Signs of Substance Abuse

Recreational substance use and substance abuse are not as black and white as you may believe. There is a very fine line one crosses when they escalate from substance use into substance abuse. When you find that substance use begins to create problems in your life, it may indicate that you are beginning to step into substance abuse territory.


As substance use begins to escalate into substance abuse, one will often find that they are beginning to rely more and more on substances to fulfill certain needs. Some may depend on alcohol when in social settings. Others may depend on prescription drugs to cope with anxiety. Depending on a substance to feel better can begin to take a toll on your physical health and overall quality of life.


Addiction causes physical changes within your brain. Most substances send a surge of dopamine that brings pleasure to your brain. The more surges of dopamine your brain experiences, the more desensitized it becomes to pleasure. This desensitization will increase one’s desires for drugs or alcohol, leading to the escalation of substance abuse. Substance abuse can consume you, leading to issues with your relationships, career, health, and overall quality of life. Signs that you or a loved one have escalated from substance use into substance abuse include:


Neglecting your responsibilities - Your grades may drop in school, your work may begin to suffer, or you may neglect your children. Instead of taking care of your responsibilities, your mind will be consumed with thoughts of substance use.


Irresponsible use of drugs or alcohol - When substance use escalates into substance abuse, you may begin to participate in more risky behaviors, whether you are seeking intoxication or are already intoxicated. This can include risky behaviors like driving under the influence or having unsafe sex.


Legal troubles - The risky and neglectful behaviors linked to substance abuse typically lead to run-ins with law enforcement. You may find yourself in legal trouble for actions like stealing, assault, or driving under the influence.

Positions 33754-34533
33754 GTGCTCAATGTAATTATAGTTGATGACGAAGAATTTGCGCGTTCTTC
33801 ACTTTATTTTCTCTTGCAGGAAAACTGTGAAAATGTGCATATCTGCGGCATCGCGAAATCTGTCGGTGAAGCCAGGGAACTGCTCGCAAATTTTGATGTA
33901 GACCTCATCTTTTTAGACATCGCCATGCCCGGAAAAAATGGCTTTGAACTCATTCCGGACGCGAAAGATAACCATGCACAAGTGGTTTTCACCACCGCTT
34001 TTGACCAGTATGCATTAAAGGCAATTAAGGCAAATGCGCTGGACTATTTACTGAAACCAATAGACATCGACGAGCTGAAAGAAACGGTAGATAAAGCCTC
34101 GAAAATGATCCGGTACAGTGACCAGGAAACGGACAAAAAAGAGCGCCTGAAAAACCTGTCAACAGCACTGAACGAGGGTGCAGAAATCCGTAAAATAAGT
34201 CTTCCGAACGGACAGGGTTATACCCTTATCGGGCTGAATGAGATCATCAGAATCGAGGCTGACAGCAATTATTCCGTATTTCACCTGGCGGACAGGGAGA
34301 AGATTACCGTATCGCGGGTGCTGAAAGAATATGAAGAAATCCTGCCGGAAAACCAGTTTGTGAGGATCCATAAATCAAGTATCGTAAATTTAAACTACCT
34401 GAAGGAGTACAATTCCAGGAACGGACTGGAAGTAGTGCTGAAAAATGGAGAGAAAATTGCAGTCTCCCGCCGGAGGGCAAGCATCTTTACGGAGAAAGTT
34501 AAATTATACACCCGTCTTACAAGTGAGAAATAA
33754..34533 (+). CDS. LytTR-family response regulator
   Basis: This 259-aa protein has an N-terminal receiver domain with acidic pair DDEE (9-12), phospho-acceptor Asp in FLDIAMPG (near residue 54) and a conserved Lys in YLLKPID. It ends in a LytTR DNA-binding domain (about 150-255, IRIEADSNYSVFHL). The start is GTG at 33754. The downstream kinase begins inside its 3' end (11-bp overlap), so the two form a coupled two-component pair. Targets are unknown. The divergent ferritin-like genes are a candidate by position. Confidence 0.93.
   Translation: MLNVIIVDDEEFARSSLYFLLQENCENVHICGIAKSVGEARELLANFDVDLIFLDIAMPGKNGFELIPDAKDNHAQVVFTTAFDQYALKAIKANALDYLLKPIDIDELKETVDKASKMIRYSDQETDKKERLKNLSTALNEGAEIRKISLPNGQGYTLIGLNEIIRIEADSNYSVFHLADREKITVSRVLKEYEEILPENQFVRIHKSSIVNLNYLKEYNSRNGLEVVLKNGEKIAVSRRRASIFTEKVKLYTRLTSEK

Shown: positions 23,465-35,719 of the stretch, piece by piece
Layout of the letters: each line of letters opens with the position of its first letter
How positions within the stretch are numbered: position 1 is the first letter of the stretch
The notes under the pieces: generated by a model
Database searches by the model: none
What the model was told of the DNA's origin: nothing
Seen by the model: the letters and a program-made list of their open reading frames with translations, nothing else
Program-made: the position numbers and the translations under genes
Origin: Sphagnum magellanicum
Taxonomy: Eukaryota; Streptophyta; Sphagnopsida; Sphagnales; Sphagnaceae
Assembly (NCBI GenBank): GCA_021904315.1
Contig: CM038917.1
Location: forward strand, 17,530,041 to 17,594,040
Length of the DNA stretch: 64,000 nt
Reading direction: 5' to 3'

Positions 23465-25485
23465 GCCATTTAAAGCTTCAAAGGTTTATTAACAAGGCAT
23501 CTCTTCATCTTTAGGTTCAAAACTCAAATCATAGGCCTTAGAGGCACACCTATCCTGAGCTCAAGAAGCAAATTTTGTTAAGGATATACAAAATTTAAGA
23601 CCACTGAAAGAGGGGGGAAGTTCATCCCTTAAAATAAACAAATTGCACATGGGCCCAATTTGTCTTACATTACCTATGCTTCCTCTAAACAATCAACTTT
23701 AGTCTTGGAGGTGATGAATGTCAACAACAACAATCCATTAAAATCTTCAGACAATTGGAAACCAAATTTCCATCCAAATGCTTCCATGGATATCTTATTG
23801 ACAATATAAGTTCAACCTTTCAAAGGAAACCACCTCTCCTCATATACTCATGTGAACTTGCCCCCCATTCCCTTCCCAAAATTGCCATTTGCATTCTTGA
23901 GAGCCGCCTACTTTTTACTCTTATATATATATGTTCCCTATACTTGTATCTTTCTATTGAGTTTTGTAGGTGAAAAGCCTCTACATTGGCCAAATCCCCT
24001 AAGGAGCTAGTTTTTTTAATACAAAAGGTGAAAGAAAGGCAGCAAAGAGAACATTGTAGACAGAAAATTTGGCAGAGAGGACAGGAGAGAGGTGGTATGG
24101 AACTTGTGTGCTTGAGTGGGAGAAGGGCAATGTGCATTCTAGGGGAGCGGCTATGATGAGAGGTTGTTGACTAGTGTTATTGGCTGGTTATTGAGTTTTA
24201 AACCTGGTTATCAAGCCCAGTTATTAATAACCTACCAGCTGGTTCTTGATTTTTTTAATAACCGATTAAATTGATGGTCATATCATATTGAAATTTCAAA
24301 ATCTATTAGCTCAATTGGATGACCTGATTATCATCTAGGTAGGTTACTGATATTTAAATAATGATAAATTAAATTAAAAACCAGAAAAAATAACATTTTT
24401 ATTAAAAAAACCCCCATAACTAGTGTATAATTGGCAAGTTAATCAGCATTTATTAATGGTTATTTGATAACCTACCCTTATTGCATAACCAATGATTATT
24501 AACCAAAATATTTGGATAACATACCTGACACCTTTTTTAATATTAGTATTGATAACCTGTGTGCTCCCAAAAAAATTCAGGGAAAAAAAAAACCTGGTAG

Relationship problems - Drug abuse can cause many issues in relationships due to irresponsible or aggressive behaviors. When alcohol or drugs become more and more important in your life, your relationships will suffer.


Negative impact on your overall quality of life - If drug or alcohol use seems as though it is beginning to take a toll on your health and wellness, your substance use may have escalated into abuse.


Seeking Help

If you are worried that a loved one has escalated to substance abuse, try to speak to them about your concerns in a loving, nonjudgmental way. Substance abuse worsens over time, both for one’s mental health and physical health. The quicker your loved one can find help, the better. Do not, however, put yourself in danger to help them. You must take care of yourself first in order to be able to take care of anybody else properly.


If you are worried that you may have escalated into substance abuse, know that you are not alone. There are many treatment options that have been shown to be effective in substance abuse recovery. Substance abuse will worsen over time, so do not wait to seek the help of a certified addictions counselor at Rhapsody Behavioral Healthcare. The earlier you seek help, the quicker you can recover. As always, we are here to help.